Three predicted hco-miR-9551/mRNA interactions from the transcriptomic analysis were further investigated by transfection of HEK293 cells in a dual luciferase assay. 3′ UTRs of HCOI00821400, HCOI00084600, and HCOI01910900 from H. contortus were cloned downstream of firefly luciferase and transiently transfected into HEK293 cells along with a plasmid containing hco-miR-9551 in the forward or reverse direction. The CHAC-domain containing protein HCOI00821400 contained two putative hco-miR-9551 binding sites in the 3′ UTR, while HCOI00084600 and HCOI01910900 contain one. This was determined using the PITA algorithm (Kertesz et al., 2007) using a minimum seed size of 8, allowing for a single G:U wobble and a single mismatch and results were refined by considering only those with PITA ΔΔG energies of < −7 (see Table 5).


Table 5. High confidence hco-miR-9551 target sites determined using PITA algorithim.

Levels of luciferase in the presence of the forward or reverse hco-miR-9551 were compared. The 3′ UTR of HCOI00821400 showed a small (10.5%) but highly significant reduction (p = 1.9E-5) in expression in the presence of the forward hco-miR-9551, while there was no difference in expression for the 3′ UTRs of HCOI00084600 and HCOI01910900 when cells were transfected with the forward or reverse hco-miR-9551.The mean of three experiments comparing expression in the presence of the forward hco-miR-9551 relative to the reverse is shown in Figure 7.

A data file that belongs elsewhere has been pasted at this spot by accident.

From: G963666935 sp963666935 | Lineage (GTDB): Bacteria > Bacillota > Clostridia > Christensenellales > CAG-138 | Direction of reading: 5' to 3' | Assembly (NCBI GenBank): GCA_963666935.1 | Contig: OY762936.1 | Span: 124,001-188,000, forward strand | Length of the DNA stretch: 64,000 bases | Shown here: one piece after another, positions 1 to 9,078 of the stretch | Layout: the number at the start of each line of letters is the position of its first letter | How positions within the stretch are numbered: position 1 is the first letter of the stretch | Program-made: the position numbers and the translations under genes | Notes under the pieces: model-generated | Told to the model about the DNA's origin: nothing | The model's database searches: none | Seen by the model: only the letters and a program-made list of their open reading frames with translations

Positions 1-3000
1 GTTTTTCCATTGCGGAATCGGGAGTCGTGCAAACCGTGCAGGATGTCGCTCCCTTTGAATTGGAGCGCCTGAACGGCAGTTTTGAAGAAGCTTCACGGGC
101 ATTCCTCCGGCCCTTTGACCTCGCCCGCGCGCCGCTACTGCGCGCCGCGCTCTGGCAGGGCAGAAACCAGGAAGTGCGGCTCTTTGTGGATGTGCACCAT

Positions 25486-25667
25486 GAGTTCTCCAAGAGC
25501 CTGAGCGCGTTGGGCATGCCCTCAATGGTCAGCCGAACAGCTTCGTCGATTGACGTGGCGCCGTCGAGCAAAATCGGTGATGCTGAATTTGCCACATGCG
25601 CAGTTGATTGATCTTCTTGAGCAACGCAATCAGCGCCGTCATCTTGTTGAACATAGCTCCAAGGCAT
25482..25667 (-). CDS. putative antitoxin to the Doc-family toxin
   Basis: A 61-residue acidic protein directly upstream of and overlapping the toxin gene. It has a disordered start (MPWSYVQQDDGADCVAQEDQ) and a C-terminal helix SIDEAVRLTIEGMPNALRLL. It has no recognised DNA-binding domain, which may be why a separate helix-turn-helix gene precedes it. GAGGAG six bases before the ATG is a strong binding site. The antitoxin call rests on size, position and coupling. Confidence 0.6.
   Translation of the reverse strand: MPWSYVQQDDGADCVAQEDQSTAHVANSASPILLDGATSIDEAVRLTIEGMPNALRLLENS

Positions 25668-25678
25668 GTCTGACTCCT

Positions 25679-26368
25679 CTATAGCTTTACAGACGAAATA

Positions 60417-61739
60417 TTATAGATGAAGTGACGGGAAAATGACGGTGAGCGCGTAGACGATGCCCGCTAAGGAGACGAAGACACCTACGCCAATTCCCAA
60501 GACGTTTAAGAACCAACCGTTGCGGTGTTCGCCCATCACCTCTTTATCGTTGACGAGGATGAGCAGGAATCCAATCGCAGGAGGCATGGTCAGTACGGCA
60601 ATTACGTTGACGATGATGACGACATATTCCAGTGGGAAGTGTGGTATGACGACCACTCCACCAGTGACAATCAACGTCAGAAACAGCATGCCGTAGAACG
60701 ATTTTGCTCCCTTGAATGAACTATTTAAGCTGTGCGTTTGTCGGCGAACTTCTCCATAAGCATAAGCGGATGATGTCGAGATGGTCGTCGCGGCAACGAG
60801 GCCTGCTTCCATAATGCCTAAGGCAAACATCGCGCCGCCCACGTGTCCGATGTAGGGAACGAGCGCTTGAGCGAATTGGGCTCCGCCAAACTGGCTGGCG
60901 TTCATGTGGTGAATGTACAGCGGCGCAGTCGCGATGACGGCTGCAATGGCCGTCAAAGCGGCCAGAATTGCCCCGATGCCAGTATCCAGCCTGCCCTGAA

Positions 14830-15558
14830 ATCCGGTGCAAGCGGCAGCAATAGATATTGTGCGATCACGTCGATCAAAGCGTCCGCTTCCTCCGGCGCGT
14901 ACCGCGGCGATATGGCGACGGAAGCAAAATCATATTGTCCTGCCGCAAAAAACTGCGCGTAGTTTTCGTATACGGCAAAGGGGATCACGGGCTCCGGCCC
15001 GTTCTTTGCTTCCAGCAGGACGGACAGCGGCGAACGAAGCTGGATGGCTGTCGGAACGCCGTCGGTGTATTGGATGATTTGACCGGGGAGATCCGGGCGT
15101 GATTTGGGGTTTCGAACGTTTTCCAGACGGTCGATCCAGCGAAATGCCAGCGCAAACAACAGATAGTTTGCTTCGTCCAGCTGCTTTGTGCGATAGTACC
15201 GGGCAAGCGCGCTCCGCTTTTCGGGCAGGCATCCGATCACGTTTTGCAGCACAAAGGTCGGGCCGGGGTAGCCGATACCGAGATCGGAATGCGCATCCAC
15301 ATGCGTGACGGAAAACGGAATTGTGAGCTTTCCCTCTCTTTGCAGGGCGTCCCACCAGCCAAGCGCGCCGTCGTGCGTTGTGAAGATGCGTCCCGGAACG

Figure 7. hco-miR-9551 interacts with predicted target gene HCOI00821400 (CHAC-domain containing) 3′ UTR. Graph shows the repression of firefly luciferase in HEK293 cells transfected with the 3′ UTR of predicted target mRNA, HCOI00821400, but not with the 3′ UTR of HCOI00084600 or HCOI01910900. Data expressed as the mean ratio, ± standard deviation of three experiments comparing Firefly to Renilla luciferase signal in the presence of hco-miR-9551 cloned in the forward orientation relative to the negative control (hco-miR-9551 cloned in the reverse orientation) where the reverse is expressed as 1. hco-miR-9551 and the 3′ UTR of HCOI00821400 resulted in a significant reduction in signal (p = 1.9E-5 t test). *p < 0.05.